By definition, a dilemma is a trade-off situation in which there are two choices, each leading to a negative outcome.
A general solution, then, is to weigh the outcomes and compare them against one another.
choice A: -1
choice B: -2
In this example, choice A has smaller negative effect, so we’d pick that one.
However, there are complications.
Consider the above would in fact be the short-term outcomes, but there are also long-term outcomes. For example
choice A: -1, -3
choice B: -2, -1
This leads us into payoff functions, so that the outcomes (payoffs) consist of many variables. In the example, the long-term negative effects outweigh the short-term effects, and we would change our choice to B.
However, the choice can also be arbitrary, meaning that neither choice dominates. In game theory terms, there is no dominant strategy.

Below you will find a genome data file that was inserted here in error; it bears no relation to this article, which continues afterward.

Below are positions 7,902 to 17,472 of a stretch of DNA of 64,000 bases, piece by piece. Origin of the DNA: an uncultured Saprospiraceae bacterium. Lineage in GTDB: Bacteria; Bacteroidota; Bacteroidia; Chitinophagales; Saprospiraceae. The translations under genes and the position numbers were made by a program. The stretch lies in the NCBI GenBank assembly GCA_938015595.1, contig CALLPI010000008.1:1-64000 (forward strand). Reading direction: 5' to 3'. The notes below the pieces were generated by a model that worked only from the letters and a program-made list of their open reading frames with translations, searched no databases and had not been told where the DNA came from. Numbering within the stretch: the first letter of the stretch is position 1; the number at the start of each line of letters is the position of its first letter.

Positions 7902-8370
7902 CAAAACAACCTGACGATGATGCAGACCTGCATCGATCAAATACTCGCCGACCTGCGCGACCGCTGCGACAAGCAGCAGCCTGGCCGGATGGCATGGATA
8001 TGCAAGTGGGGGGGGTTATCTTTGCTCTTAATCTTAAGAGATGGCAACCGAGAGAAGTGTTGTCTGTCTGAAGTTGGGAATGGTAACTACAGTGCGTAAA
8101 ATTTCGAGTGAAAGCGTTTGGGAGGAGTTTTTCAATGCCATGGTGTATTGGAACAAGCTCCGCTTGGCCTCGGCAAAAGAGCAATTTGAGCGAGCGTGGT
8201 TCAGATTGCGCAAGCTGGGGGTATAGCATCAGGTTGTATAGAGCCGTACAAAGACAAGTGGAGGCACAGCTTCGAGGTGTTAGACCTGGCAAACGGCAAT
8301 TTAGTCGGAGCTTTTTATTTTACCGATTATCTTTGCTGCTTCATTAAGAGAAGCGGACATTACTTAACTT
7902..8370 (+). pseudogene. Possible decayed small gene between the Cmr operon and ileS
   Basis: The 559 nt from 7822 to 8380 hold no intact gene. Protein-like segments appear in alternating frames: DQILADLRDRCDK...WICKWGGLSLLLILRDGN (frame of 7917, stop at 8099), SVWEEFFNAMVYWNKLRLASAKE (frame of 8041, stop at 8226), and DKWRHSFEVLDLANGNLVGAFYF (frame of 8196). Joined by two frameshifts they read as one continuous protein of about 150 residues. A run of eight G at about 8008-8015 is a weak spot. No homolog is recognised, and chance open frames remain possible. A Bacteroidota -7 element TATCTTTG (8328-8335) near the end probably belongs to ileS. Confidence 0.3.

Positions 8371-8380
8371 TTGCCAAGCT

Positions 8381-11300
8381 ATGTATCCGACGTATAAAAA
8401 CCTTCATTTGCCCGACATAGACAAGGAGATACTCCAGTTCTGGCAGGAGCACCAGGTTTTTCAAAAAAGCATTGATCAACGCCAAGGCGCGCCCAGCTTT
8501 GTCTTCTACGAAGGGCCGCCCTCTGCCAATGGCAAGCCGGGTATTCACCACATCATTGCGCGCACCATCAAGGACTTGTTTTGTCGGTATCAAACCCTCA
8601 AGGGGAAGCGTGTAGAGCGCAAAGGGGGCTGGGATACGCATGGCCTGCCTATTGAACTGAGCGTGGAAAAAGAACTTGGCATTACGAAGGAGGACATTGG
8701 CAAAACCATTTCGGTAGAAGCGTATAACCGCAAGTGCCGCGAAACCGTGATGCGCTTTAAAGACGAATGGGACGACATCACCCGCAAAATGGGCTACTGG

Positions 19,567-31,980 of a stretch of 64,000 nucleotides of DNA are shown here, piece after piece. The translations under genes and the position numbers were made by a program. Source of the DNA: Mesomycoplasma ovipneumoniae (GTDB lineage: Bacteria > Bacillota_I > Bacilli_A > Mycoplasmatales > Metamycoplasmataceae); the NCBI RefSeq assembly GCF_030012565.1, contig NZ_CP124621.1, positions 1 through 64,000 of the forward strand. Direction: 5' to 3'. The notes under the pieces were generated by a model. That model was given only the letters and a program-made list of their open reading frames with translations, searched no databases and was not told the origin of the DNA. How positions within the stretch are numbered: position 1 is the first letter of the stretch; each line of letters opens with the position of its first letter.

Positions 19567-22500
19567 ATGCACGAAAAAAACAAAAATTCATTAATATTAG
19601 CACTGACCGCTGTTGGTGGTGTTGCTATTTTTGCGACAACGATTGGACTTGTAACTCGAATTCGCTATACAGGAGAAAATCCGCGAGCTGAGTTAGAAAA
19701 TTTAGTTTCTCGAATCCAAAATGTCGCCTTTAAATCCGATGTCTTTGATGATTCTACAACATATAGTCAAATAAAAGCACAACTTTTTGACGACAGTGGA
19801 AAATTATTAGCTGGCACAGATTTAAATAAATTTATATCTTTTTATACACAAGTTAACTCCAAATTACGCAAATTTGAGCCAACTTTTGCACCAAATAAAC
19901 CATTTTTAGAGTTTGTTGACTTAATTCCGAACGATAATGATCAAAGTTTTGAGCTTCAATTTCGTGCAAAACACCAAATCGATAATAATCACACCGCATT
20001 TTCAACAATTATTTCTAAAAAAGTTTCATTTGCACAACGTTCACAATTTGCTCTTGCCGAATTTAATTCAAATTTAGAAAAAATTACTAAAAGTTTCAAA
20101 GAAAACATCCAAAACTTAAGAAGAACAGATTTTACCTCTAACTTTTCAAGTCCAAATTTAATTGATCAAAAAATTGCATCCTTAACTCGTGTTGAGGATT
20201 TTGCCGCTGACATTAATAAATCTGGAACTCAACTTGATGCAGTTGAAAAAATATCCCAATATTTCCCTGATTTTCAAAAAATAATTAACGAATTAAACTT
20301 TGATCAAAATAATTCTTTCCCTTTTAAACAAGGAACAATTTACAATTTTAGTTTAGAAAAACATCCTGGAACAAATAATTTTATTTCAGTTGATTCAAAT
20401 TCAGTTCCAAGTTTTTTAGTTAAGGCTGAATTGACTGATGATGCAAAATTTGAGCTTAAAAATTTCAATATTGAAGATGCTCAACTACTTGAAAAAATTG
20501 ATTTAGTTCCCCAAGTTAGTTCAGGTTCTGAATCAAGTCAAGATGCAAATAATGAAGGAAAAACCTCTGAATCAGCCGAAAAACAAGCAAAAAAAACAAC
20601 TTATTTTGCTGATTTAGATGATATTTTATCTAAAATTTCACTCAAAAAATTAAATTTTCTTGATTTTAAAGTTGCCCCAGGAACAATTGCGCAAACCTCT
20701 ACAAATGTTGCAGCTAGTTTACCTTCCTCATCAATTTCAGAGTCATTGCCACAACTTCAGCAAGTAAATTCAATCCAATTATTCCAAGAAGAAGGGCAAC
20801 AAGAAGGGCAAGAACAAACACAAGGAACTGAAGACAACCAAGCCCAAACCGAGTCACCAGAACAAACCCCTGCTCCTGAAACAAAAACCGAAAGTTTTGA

This would be the case when
choice A: -1, -2
choice B: -2, -1
As you can see, it doesn’t matter which choice we take since each gives a negative outcome of equal size. There is an exception to this rule, namely when the player has a preference between short- and long-term outcomes. For example, if he wants to minimize long-term damage, he would pick B, and vice versa.
How to apply this in real life?
In decision-making situations, it’s common to make lists of + and -, i.e. listing positive and negative sides. by assigning a numerical value to them, you can calculate the sum and assign preference among choices. in other words, it becomes easier to make tough decisions.
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